With 22 games remaining in the regular season and the two-week Olympic break looming large, the Toronto Maple Leafs have some time for reflection on where they are as a franchise.
If they’re honest with themselves, Leafs brass knows that, while the organization continues to make short, slow strides toward consistent competitiveness, there will be more than a few gruesome evenings such as their 3-0 blown lead (and subsequent 4-3 loss) in New Jersey last Friday.
Mixed in with that sobering reality will be stretches where the Leafs provide their fans with some genuine hope. People will see, for example, Tyler Bozak or Carl Gunnarsson meeting or rising above expectations and they’ll imagine such feats can be reproduced each and every night.
That isn’t the way it works when an NHL franchise is breaking in a new generation of core players. Look at the Vancouver Canucks — and their star forwards Henrik and Daniel Sedin — for an example.
Henrik Sedin, in particular, was drafted (along with his twin Daniel) with much fanfare in 1999. He was thought to be more playmaker than goal-scorer and his stats — he didn’t have his first 20-goal campaign until last season and amassed at least 60 assists in each of the last three years — underscored that belief.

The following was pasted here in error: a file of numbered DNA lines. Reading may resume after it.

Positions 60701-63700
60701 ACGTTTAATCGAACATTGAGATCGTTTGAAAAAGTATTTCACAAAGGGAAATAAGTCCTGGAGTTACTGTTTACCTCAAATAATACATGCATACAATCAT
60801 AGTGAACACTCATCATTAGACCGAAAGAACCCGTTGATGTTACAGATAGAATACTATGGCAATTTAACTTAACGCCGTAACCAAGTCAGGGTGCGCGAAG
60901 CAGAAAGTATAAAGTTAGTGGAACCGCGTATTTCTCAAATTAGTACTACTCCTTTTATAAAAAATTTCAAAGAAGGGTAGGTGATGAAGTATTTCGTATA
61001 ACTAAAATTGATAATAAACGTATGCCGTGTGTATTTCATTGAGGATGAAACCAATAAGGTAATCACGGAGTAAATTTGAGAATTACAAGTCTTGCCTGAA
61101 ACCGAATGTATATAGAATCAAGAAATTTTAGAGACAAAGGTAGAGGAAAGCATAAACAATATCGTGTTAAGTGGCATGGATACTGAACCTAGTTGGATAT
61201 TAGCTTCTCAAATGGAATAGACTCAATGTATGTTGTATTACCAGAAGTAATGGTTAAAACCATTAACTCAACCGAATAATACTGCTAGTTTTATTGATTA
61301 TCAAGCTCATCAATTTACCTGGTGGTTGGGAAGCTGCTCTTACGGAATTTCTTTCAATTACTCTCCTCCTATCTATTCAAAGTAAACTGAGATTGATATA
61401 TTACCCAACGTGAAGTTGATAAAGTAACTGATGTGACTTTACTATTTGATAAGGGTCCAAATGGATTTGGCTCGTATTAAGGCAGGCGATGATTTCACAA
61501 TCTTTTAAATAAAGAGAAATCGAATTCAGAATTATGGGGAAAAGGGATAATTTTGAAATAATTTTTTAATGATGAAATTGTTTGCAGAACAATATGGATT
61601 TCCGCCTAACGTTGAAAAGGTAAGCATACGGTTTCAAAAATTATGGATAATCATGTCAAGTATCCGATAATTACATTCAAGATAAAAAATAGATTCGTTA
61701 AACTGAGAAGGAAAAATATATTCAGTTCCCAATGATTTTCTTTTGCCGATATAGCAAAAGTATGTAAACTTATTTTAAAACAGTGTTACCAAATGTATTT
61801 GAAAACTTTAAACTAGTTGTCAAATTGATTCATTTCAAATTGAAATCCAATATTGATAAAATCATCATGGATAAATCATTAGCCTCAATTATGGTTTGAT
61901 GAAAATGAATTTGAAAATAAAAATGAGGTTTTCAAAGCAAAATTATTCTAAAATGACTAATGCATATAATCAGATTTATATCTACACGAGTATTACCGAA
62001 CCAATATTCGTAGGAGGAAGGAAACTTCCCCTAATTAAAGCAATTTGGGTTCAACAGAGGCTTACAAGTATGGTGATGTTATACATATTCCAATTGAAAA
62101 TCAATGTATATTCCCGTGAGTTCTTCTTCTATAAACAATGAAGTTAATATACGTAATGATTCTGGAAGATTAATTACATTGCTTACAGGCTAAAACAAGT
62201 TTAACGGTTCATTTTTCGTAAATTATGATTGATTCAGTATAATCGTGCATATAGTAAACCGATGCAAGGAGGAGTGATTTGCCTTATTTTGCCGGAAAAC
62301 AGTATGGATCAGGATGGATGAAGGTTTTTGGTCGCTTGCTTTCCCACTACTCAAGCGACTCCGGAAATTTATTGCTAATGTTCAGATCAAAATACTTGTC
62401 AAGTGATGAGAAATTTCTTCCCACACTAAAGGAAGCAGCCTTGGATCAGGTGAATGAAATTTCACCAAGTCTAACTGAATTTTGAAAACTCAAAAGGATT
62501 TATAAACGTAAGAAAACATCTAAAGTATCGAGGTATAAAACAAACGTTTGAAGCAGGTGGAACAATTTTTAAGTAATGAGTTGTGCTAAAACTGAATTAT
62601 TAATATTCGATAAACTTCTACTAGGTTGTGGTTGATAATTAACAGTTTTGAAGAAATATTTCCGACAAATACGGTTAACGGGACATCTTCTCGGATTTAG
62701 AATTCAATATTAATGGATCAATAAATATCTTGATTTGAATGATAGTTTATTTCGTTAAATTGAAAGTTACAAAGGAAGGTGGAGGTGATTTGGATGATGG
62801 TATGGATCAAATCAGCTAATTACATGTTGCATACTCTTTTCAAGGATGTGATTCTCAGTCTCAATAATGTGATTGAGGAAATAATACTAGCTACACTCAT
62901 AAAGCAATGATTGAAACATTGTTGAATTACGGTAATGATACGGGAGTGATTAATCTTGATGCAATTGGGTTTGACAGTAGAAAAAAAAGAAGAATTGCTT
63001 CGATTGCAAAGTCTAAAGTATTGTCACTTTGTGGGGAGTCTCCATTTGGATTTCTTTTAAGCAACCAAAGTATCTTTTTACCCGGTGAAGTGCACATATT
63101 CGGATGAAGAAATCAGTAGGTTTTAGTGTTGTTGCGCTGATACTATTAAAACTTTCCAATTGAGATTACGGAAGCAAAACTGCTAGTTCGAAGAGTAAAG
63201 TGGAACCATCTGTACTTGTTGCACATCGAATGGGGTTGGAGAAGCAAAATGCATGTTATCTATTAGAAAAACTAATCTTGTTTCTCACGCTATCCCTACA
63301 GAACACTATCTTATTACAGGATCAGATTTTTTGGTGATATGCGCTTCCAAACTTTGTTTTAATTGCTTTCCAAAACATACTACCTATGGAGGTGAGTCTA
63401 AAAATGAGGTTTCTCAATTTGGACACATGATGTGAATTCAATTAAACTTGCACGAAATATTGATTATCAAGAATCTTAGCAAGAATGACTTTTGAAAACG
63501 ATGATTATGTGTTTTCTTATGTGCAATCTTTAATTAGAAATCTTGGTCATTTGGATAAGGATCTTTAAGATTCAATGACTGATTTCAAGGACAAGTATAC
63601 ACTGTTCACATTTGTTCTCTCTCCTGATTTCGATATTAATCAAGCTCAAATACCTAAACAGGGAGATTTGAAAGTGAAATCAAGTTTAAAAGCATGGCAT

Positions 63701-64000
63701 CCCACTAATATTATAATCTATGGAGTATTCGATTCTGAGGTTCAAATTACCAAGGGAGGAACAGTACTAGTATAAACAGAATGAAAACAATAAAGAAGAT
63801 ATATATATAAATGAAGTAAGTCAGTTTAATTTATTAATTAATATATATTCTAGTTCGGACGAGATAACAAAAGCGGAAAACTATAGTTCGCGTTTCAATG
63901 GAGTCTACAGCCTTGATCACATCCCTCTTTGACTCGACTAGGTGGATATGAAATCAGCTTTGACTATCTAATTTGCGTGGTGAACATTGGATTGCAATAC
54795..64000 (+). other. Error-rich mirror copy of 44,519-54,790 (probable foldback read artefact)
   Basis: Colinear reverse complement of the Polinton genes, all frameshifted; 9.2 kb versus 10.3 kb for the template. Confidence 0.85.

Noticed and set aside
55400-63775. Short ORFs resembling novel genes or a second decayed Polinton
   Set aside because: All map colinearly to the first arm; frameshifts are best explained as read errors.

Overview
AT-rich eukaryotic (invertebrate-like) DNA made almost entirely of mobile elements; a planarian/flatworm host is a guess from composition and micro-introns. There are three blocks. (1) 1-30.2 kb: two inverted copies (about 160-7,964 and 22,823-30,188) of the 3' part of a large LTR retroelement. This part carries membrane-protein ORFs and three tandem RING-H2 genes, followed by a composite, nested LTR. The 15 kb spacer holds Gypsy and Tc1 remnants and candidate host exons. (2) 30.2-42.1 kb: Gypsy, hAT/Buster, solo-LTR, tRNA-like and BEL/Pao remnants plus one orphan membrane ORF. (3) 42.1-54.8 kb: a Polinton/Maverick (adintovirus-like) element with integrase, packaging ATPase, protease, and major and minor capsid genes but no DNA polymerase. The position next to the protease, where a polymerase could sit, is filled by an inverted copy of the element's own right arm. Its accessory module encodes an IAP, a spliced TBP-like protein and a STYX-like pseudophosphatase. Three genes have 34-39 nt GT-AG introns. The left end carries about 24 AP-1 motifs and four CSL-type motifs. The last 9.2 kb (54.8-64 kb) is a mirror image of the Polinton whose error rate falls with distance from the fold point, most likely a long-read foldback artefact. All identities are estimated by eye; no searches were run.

But this season, Henrik has elevated his play to the point he is a genuine candidate to win the league’s Hart Trophy as its most valuable player. He already has a career-best 25 goals, and through Vancouver’s first 57 games, he was just five points shy of establishing a new high in points.
Let that time frame sink in for a moment. It took a young NHLer with exceptional talent a full decade to realize his potential. Does that make you think a 19-year-old Leafs prospect such as Nazem Kadri will step in next season and assert himself as an impact player?
It certainly shouldn’t. That’s why you Leafs grasshoppers need patience — and lots of it — to make it through the tumult and intermittent triumphs that will lie ahead for a long time to come.